The only way Liverpool could increase its business rate income would be to build brand new premises. And where would they go? We are bound by the river, we have other council areas right up to our boundaries. We dont have lots of green space to build new premises on. We are doomed to failure on this model, it can only result in a decreasing income from the Government as our share of the national pot goes down and down through no fault of our own.

The idea that this scheme will encourage councils to become more business friendly is a joke. It will most benefit rural areas who are prepared to build retail parks and factories on their green spaces. And of course the City of Westminster with its continual growth in the financial industry in particular - in ever taller buildings.

Incidentally, some businesses pay more than others, it is not only dependent on the size of the premises they occupy, it also depends on the type of business they are. Supermarkets pay the most rates, at £190 per square metre, while at the other end of the scale, small factories and pubs pay £75 per square metre. Banks and Building Societies pay £180 (hello City of Westminster), and larger retailers £175.

Just for interest you might be like to know that John Lewis pay the most business rates in the city, over a million pounds a year for their store in Liverpool One. Whilst Sayers on Dale Street pay a bit less than five thousand for instance for their small shop at a less fashionable address.

So if we were to set out on a policy of maximising our income from business rates we would need to encourage lots of supermarkets to set up, another new Tesco superstore anyone? We could put it on Calderstones Park perhaps? And encourage the building of another Liverpool One somewhere. A floating stage on the Mersey? You can see the problem.

There are additional complications in that many of the new businesses that are already successfully setting in Liverpool are run from home. I would estimate that a third of the businesses in the East Liverpool Business Forum for instance, of which I am a member, are home-run. We are helping to grow the economy in the city and making a small contribution to employment levels, but we don't pay business rates of course. So the success of home run businesses will not help the city's financial position one iota in terms of this funding.

The knowledge economy, based on the development of online services for instance, web designers and online businesses more generally are vital to the city and will help to grow our reputation as a forward thinking place, but wont contribute to business rates.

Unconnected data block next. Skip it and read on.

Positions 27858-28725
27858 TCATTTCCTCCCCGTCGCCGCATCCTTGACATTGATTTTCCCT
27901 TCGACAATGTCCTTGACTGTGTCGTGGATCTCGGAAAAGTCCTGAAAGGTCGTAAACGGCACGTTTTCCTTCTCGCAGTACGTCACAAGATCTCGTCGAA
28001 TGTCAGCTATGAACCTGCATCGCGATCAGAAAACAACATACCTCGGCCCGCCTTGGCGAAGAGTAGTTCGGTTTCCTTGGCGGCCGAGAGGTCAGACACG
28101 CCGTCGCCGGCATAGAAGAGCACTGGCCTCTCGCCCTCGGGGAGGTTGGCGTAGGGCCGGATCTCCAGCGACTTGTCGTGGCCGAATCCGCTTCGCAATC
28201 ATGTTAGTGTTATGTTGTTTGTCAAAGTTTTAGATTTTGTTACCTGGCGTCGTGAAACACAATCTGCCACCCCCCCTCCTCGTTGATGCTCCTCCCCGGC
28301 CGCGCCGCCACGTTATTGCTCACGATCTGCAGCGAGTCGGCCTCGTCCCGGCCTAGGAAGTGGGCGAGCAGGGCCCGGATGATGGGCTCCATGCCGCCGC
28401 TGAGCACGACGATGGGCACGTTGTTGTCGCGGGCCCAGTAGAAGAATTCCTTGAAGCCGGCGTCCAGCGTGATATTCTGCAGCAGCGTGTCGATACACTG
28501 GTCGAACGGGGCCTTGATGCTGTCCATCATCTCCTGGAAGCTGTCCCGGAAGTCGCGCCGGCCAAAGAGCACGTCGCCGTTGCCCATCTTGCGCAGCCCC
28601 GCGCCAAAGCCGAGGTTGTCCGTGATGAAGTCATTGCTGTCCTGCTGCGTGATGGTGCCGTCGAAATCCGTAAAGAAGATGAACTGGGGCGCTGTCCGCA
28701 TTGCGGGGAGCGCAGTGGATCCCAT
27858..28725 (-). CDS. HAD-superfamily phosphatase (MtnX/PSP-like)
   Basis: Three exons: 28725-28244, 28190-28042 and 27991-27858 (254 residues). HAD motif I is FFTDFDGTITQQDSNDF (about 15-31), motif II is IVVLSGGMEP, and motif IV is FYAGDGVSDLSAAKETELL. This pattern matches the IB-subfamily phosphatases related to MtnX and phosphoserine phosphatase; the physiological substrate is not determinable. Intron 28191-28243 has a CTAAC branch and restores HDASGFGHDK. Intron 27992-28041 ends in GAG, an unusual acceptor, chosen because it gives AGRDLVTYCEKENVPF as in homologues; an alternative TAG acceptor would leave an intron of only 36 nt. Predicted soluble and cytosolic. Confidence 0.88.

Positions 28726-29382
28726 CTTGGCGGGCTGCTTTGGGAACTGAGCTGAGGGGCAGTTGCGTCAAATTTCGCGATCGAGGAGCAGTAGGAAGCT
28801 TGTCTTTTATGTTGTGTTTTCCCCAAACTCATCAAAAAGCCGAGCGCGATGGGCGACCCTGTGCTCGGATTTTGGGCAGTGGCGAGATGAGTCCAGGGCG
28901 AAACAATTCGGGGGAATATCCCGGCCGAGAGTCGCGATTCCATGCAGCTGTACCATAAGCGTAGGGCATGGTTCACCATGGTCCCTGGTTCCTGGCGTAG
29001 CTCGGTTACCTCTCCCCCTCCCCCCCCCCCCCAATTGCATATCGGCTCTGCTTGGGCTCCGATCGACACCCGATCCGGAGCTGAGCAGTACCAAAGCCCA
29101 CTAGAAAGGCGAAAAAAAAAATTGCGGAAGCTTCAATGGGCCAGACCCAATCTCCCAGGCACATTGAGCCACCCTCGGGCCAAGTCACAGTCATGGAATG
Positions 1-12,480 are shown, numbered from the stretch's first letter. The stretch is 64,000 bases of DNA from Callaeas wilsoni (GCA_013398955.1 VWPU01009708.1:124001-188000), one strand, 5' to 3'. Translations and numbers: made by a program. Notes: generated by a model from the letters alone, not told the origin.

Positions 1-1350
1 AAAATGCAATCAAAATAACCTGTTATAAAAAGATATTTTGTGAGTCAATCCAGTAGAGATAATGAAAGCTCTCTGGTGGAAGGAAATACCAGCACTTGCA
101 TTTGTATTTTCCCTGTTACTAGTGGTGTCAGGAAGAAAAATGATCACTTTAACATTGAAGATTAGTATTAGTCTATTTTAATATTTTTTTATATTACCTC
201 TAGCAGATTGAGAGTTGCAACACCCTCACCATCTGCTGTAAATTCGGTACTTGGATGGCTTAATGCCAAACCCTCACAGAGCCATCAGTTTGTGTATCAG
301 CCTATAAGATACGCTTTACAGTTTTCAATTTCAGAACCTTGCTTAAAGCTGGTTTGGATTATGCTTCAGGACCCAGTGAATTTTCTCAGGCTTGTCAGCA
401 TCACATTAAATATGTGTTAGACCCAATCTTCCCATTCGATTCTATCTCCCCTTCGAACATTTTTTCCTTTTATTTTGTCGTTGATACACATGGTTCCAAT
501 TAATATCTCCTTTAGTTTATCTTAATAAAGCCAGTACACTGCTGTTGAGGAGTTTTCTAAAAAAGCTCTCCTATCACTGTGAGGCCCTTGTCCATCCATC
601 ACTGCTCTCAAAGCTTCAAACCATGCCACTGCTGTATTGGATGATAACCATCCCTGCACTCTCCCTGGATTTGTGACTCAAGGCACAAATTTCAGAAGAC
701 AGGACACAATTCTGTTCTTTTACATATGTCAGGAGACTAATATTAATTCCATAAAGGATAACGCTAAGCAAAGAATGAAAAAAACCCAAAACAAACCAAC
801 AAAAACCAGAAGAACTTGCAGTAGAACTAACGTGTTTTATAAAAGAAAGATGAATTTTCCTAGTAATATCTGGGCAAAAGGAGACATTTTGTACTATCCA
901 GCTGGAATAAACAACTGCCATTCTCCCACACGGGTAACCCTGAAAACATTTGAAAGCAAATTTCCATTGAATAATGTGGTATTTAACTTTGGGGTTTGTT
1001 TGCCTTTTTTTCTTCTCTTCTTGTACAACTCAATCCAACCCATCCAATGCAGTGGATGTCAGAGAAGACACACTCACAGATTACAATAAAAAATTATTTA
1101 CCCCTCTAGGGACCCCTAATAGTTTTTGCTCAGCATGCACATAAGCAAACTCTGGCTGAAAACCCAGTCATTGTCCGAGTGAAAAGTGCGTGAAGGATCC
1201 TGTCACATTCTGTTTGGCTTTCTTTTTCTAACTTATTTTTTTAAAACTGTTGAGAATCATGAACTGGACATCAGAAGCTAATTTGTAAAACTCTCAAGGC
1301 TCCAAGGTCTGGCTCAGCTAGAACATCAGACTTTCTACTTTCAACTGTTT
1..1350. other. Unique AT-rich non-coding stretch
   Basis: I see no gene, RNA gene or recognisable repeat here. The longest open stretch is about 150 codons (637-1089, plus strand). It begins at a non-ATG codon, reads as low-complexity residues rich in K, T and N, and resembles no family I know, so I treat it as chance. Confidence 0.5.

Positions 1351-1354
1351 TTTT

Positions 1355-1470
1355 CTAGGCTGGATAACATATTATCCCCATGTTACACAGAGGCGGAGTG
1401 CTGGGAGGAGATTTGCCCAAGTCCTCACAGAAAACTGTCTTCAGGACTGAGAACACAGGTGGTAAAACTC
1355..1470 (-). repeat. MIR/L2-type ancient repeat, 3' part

So you can see that we wont be in a position to grow our business rate take, despite a clear intention to grow the economy and encourage businesses to set up in our city.

And this will penalise the city, in an ever increasing way, year upon year, irrespecitve of our best efforts.

And you are probably still wondering why this should bother you?

Because it is the money we get from the Government, in redistributed business rates that pays for so many of the services you receive from the council. These are not services related to businesses, they are general services for everyone in Liverpool. Business rates are not spent on businesses when they come back to the city, they are spent on everything we do, across the board. These funds will fall by millions and millions each year and which will result in cuts over and above the ones you have already been told to expect.

Our Scrutiny Panel, which I am chairing, has been taking evidence from experts and preparing our response to the Government's consultation on these proposed changes. We have heard from the Chamber of Commerce, the Business Improvement District, Liverpool Vision, several experts from the Council's finance team, SIGOMA who represent councils outside of London, and we even invited the Government, in the shape of civil servants from the DCLG whose plans they are - but we are finding it difficult to agree dates with them, I cannot think why!

We will be formulating a response that will hopefully find accord with everyone in the city who represents interests in seeing our city grow, along with other councils in Merseyside and across the country in similar circumstances. I will put some links up to our final report, but interim minutes are all available here.